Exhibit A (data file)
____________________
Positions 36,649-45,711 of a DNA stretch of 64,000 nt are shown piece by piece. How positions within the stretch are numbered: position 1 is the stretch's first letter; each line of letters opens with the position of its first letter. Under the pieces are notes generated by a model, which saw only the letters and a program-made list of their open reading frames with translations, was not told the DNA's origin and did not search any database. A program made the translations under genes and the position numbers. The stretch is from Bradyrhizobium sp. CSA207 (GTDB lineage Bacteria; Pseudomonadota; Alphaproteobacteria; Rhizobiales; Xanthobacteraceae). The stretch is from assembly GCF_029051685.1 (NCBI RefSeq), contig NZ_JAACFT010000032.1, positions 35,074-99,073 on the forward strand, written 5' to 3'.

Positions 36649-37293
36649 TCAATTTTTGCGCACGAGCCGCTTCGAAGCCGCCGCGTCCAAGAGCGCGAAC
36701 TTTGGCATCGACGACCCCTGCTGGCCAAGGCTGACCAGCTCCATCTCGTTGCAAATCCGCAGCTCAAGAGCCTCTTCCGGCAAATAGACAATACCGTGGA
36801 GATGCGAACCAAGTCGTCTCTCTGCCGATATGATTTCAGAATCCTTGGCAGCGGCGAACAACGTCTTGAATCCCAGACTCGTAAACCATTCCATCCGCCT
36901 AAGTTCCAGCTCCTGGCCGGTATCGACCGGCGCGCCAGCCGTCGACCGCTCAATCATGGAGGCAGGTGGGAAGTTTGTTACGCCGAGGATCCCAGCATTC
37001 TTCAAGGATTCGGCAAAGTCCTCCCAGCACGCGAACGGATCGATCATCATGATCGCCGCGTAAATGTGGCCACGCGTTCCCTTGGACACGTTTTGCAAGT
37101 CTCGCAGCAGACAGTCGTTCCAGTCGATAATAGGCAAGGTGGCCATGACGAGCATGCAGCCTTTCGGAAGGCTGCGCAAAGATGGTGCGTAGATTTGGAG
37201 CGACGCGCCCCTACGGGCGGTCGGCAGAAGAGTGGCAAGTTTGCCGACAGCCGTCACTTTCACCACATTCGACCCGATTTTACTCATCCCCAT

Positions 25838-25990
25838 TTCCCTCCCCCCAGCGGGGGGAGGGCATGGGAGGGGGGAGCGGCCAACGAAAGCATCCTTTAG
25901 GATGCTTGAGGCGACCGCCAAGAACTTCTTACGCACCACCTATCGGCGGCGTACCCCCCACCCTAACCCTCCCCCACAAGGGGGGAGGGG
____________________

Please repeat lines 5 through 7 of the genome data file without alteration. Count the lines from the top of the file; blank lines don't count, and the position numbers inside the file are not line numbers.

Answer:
36801 GATGCGAACCAAGTCGTCTCTCTGCCGATATGATTTCAGAATCCTTGGCAGCGGCGAACAACGTCTTGAATCCCAGACTCGTAAACCATTCCATCCGCCT
36901 AAGTTCCAGCTCCTGGCCGGTATCGACCGGCGCGCCAGCCGTCGACCGCTCAATCATGGAGGCAGGTGGGAAGTTTGTTACGCCGAGGATCCCAGCATTC
37001 TTCAAGGATTCGGCAAAGTCCTCCCAGCACGCGAACGGATCGATCATCATGATCGCCGCGTAAATGTGGCCACGCGTTCCCTTGGACACGTTTTGCAAGT